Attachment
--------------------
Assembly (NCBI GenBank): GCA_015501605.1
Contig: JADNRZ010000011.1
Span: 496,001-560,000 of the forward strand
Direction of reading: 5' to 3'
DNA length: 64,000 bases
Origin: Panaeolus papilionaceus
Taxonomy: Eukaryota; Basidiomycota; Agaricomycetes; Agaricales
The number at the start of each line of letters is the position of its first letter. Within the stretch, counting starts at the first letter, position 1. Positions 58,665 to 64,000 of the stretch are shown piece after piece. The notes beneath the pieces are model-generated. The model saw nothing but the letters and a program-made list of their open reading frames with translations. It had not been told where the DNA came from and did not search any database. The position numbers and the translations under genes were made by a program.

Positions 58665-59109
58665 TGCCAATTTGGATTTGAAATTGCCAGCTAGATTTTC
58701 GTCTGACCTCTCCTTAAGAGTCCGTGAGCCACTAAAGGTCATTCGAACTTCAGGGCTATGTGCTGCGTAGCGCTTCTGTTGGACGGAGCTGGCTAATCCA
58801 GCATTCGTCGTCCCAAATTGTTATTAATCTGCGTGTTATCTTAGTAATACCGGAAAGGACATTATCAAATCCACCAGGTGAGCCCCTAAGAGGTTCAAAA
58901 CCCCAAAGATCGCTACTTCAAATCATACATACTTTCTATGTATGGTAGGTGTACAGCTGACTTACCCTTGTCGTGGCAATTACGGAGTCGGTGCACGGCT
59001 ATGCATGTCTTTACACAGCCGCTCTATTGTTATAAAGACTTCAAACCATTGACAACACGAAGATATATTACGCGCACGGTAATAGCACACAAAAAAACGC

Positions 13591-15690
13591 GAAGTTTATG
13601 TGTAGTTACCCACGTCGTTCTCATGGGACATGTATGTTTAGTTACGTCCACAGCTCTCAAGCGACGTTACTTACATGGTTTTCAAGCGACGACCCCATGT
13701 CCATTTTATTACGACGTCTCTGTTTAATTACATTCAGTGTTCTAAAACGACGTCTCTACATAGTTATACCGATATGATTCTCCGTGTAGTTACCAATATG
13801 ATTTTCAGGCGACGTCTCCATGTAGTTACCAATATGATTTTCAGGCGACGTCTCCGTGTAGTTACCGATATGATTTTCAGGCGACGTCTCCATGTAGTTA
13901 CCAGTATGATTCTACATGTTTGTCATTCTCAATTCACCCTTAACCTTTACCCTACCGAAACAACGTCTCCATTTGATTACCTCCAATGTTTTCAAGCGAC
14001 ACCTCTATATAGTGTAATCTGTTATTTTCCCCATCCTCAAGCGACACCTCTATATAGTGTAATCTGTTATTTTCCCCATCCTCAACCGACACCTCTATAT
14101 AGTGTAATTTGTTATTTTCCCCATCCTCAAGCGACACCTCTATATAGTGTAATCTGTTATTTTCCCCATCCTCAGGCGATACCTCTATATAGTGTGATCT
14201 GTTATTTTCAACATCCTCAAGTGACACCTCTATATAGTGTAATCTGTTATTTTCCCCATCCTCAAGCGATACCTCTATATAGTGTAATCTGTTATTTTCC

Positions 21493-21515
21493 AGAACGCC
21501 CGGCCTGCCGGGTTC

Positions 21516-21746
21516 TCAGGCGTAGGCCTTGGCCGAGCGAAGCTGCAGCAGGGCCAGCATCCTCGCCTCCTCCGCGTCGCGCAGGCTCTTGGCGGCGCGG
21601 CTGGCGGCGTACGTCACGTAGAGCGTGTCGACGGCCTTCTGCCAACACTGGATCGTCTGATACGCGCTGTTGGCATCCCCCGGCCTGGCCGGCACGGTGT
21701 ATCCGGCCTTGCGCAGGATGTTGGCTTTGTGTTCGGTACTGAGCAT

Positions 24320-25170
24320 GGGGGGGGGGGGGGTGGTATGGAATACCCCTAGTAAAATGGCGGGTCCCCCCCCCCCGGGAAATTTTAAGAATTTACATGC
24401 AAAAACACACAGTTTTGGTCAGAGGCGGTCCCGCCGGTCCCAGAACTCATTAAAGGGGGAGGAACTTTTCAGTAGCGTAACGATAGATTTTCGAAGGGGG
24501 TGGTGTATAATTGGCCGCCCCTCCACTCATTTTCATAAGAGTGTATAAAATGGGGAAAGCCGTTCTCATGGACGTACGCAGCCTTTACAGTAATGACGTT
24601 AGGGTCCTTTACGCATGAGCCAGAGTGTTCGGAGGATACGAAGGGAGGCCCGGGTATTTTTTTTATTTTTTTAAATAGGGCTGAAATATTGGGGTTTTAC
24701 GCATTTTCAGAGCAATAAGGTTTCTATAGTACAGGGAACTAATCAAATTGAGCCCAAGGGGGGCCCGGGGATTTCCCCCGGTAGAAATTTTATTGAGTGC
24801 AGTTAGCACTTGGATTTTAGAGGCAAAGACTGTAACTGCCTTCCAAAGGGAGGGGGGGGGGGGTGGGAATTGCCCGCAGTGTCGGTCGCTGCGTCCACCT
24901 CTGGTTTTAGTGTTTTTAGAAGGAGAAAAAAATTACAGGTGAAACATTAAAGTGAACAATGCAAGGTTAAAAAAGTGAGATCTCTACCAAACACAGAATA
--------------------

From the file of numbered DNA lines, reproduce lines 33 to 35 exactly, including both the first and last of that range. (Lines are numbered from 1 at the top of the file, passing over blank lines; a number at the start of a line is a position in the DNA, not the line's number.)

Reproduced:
24401 AAAAACACACAGTTTTGGTCAGAGGCGGTCCCGCCGGTCCCAGAACTCATTAAAGGGGGAGGAACTTTTCAGTAGCGTAACGATAGATTTTCGAAGGGGG
24501 TGGTGTATAATTGGCCGCCCCTCCACTCATTTTCATAAGAGTGTATAAAATGGGGAAAGCCGTTCTCATGGACGTACGCAGCCTTTACAGTAATGACGTT
24601 AGGGTCCTTTACGCATGAGCCAGAGTGTTCGGAGGATACGAAGGGAGGCCCGGGTATTTTTTTTATTTTTTTAAATAGGGCTGAAATATTGGGGTTTTAC